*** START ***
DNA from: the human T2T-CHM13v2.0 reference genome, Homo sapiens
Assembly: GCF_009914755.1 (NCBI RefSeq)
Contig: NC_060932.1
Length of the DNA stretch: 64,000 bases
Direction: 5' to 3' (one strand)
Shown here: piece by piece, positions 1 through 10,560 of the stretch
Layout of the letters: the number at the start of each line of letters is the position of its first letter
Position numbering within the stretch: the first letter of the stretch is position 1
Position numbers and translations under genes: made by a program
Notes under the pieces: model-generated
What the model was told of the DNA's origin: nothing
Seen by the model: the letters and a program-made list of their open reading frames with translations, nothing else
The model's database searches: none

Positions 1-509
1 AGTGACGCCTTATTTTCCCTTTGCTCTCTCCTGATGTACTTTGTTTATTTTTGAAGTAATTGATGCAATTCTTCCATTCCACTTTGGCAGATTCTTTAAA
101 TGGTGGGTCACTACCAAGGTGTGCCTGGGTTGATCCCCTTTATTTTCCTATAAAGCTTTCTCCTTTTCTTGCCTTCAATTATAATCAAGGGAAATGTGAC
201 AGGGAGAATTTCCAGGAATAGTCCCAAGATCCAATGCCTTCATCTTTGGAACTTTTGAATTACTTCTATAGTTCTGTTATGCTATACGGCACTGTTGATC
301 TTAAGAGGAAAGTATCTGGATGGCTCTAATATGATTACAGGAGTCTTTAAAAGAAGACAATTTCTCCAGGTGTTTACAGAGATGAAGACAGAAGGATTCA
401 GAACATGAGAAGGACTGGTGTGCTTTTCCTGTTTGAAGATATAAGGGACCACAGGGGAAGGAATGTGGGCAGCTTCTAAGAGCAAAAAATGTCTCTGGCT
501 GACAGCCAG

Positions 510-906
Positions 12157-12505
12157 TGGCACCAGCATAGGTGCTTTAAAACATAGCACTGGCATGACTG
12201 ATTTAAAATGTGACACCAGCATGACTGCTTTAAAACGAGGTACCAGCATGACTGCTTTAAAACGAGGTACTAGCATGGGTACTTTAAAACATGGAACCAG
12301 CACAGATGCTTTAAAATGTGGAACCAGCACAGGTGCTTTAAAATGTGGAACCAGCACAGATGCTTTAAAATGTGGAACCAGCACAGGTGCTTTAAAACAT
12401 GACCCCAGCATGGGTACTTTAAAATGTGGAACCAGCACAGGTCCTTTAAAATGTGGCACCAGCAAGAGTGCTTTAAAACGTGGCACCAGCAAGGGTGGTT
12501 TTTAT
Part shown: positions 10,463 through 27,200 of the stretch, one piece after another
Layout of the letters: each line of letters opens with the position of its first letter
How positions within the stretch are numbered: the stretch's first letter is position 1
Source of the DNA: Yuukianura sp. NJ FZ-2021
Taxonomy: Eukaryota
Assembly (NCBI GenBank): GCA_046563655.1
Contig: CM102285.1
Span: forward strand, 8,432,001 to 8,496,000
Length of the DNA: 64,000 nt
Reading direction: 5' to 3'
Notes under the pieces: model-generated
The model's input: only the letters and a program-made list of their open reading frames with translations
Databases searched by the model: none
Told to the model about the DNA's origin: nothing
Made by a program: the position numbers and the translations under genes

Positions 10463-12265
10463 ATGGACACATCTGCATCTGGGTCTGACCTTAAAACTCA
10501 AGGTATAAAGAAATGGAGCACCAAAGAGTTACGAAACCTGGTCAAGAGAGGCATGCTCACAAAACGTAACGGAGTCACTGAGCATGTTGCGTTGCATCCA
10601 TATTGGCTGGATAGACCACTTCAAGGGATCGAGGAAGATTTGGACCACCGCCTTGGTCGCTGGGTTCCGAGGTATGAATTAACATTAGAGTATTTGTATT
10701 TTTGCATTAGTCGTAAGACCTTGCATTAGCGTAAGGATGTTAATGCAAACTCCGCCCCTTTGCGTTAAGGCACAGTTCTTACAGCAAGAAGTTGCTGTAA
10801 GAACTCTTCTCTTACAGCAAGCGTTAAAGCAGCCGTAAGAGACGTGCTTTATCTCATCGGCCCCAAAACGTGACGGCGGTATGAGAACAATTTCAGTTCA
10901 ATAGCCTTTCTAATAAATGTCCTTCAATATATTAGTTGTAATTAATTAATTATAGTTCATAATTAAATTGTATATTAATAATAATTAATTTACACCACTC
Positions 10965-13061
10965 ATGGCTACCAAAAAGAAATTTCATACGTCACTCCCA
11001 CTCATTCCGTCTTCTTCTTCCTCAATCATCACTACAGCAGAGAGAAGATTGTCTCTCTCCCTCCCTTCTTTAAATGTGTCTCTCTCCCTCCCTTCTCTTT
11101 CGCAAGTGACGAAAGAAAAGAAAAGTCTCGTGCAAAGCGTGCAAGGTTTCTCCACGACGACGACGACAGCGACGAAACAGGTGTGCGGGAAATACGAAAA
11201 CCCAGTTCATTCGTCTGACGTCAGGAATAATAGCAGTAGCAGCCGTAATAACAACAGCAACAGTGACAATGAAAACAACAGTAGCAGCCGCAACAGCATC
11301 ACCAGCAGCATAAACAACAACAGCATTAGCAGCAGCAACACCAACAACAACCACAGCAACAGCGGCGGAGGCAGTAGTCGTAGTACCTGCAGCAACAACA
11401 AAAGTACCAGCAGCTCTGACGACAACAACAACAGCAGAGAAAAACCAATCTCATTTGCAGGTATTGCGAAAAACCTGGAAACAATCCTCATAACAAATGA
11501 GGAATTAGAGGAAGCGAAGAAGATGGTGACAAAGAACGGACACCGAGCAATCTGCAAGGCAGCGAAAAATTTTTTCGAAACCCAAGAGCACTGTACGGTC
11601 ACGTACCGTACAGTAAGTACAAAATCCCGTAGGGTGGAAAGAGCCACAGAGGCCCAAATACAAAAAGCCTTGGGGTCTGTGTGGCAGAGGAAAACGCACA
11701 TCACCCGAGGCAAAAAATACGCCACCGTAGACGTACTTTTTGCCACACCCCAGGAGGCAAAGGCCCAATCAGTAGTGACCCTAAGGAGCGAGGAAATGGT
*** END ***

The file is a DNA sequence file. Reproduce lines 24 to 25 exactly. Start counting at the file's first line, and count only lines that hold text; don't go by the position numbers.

12201 ATTTAAAATGTGACACCAGCATGACTGCTTTAAAACGAGGTACCAGCATGACTGCTTTAAAACGAGGTACTAGCATGGGTACTTTAAAACATGGAACCAG
12301 CACAGATGCTTTAAAATGTGGAACCAGCACAGGTGCTTTAAAATGTGGAACCAGCACAGATGCTTTAAAATGTGGAACCAGCACAGGTGCTTTAAAACAT